A diode is a semiconductor device that essentially acts as a one-way switch for current. It allows current to flow easily in one direction, but severely restricts current from flowing in the opposite direction.
Diodes are also known as rectifiers because they change alternating current (ac) into pulsating direct current (dc). Diodes are rated according to their type, voltage, and current capacity.
Diodes have polarity, determined by an anode (positive lead) and cathode (negative lead). Most diodes allow current to flow only when positive voltage is applied to the anode. A variety of diode configurations are displayed in this graphic:
Diodes are available in various configurations. From left: metal case, stud mount, plastic case with band, plastic case with chamfer, glass case.
When a diode allows current flow, it is forward-biased. When a diode is reverse-biased, it acts as an insulator and does not permit current to flow.
Strange but true: The diode symbol's arrow points against the direction of electron flow. Reason: Engineers conceived the symbol, and their schematics show current flowing from the positive (+) side of the voltage source to the negative (-). It's the same convention used for semiconductor symbols that include arrows—the arrow points in the permitted direction of "conventional" flow, and against the permitted direction of electron flow.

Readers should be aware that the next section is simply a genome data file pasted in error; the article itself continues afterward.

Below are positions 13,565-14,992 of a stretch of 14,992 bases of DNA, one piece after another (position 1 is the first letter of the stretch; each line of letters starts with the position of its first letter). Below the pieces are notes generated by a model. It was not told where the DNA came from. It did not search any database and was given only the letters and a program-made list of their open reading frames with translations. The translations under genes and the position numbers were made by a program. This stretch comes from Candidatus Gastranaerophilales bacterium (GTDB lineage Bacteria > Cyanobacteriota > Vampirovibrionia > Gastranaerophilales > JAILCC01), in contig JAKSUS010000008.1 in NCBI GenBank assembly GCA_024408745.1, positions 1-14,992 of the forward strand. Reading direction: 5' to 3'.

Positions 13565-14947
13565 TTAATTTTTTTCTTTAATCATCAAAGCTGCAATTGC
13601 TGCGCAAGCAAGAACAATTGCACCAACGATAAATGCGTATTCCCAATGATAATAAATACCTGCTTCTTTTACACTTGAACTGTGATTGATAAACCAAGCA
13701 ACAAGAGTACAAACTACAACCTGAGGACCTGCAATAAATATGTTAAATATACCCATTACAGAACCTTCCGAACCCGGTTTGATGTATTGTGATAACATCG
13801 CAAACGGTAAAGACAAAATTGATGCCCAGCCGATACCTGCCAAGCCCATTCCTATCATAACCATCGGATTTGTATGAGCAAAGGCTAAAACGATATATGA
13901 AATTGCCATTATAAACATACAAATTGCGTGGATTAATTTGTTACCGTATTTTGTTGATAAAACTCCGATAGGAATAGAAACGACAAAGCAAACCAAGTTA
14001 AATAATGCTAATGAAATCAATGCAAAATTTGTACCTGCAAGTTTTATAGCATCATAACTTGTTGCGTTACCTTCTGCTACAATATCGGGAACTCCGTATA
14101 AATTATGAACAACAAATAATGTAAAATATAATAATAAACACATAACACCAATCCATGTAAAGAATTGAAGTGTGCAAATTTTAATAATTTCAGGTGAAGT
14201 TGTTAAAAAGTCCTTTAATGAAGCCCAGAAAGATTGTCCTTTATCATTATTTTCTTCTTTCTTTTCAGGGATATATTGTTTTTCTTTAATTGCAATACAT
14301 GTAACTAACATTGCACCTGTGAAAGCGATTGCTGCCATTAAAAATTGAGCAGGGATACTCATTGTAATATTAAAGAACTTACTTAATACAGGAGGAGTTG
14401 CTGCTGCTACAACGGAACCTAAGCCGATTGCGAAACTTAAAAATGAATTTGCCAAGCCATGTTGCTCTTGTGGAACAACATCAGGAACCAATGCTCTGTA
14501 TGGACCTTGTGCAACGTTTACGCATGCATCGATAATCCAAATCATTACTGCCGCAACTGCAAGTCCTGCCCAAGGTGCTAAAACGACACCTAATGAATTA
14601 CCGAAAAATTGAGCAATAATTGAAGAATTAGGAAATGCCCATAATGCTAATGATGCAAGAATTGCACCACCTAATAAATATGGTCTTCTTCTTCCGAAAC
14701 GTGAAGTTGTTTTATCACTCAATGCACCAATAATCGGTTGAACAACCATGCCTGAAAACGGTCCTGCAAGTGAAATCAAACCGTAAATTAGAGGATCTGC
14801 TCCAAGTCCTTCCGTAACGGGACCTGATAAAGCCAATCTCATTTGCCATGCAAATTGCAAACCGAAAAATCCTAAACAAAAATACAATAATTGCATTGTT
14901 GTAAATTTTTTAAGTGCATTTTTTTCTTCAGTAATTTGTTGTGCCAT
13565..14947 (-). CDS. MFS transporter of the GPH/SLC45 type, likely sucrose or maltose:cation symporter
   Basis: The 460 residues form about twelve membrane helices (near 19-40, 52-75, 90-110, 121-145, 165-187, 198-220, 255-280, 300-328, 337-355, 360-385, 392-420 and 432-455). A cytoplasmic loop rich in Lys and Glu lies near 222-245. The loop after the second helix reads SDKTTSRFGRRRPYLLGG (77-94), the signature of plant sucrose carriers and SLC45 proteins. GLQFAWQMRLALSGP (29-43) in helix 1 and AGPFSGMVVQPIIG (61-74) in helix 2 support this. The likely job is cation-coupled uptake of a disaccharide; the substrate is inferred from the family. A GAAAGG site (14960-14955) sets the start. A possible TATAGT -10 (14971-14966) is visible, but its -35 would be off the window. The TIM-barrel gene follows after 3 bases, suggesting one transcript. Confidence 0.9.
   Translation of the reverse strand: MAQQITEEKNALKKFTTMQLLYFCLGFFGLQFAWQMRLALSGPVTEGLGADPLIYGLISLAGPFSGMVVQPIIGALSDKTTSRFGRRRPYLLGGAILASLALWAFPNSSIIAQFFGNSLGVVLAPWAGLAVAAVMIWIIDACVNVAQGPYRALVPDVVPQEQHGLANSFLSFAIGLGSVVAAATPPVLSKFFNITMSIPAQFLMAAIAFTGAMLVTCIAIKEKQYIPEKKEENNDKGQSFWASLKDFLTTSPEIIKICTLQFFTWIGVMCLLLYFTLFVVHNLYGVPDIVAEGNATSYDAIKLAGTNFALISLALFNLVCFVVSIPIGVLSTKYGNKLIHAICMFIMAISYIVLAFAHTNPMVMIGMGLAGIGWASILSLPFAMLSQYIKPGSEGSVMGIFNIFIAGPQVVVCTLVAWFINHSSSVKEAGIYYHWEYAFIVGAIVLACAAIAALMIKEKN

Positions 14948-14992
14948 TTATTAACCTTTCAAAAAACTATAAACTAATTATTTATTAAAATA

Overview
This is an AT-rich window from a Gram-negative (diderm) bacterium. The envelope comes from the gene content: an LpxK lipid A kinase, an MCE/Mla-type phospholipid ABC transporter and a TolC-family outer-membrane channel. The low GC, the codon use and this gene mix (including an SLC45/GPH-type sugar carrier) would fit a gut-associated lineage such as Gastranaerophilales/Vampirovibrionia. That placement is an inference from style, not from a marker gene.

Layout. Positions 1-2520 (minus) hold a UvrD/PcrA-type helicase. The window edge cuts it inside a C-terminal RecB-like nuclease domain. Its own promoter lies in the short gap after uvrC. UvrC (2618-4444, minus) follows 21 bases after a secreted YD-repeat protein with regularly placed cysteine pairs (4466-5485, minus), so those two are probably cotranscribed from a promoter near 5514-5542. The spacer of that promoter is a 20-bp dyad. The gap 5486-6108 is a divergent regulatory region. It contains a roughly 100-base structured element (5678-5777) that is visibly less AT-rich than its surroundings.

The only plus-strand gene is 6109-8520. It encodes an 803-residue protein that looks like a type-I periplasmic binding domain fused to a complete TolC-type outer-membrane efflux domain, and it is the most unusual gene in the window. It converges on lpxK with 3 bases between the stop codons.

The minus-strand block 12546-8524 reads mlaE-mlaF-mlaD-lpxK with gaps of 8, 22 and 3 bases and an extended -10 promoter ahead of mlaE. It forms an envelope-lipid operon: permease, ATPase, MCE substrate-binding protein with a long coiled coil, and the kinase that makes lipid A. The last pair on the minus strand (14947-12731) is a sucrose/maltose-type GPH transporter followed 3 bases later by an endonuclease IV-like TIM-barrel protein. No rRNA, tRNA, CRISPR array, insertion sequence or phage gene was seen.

A digital multimeter's Diode Test mode produces a small voltage between the test leads sufficient to forward-bias a diode junction. Normal voltage drop is 0.5 V to 0.8 V. The forward-biased resistance of a good diode should range from 1000 ohms to 10 ohms. When reverse-biased, a DMM's display will read OL (which indicates very high resistance).
Diodes are assigned current ratings. If the rating is exceeded and the diode fails, it may short and either a) allow current to flow in both directions or b) halt current from flowing in either direction.
Explaining electricity’s fundamental components